NEW YORK (CBSNewYork) — There’s an exciting new development in the treatment of severe Parkinson’s disease.
It’s electrical stimulation of the brain called DBS.
As CBS2’s Dr. Max Gomez reported Tuesday, the treatment has been around for some time, but new advances in electronics has made it much more effective.
Gomez recently saw an advanced Parkinson’s disease patient that was no longer helped by medications. His uncontrollable tremors made even standing or walking nearly impossible without assistance.
Then he saw the same patient and a remarkable difference due to the activation of deep brain stimulation electrodes, called DBS.
“So, in essence, the DBS is a is a pacemaker for the brain,” said Dr. Brian Kopell of Mount Sinai West.
Kopell, director of the Neuromodulation Center at the hospital, is one of the first surgeons in the country to use a new DBS system known as “Sen-Sight.”
It incorporates several important advances over present DBS systems. First, the patient can get MRI scans with the implant, but just as importantly is that the brain electrodes are directional.
“The brain is not a homogenous, you know, even organ. There are different pieces of anatomy around the electrodes. And so, it gives us the ability to use the patient’s specific anatomy to alter the stimulation and get a better result for patients,” Kopell said.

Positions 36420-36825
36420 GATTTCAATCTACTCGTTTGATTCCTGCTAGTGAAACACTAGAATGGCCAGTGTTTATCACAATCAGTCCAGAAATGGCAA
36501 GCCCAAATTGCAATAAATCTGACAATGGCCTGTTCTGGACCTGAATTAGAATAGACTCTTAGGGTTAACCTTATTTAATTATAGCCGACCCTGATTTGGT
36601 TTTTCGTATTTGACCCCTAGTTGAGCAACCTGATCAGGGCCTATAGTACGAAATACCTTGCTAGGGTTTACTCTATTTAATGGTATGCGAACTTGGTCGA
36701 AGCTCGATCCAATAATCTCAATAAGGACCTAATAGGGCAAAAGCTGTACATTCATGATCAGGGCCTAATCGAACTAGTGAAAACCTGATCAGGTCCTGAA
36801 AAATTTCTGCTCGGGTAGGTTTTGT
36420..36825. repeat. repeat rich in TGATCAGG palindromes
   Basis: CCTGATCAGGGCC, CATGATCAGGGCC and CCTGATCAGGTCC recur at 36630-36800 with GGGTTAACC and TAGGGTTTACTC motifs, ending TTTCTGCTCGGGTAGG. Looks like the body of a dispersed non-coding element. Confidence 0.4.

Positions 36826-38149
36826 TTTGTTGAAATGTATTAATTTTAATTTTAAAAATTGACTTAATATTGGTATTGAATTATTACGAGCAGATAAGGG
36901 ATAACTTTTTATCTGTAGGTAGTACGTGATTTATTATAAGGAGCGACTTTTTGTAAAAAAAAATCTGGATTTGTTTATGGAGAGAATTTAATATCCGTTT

But perhaps most exciting is that as the electrodes stimulate the specific brain areas that help curb the Parkinson’s symptoms, the electrodes also monitor brain signals and send back information to the controller that can then be used to fine-tune the brain stimulation to achieve even better control.
Soon, that feedback will allow the re-programming to happen as the patient’s condition fluctuates in real time. This DBS is a significant alternative for patients for whom medications aren’t working or causing serious side effects.
Amazingly, by changing where the electrodes are implanted, deep brain stimulation, DBS, can also be used to treat other types of tremor, obsessive compulsive disorder, chronic pain and even depression.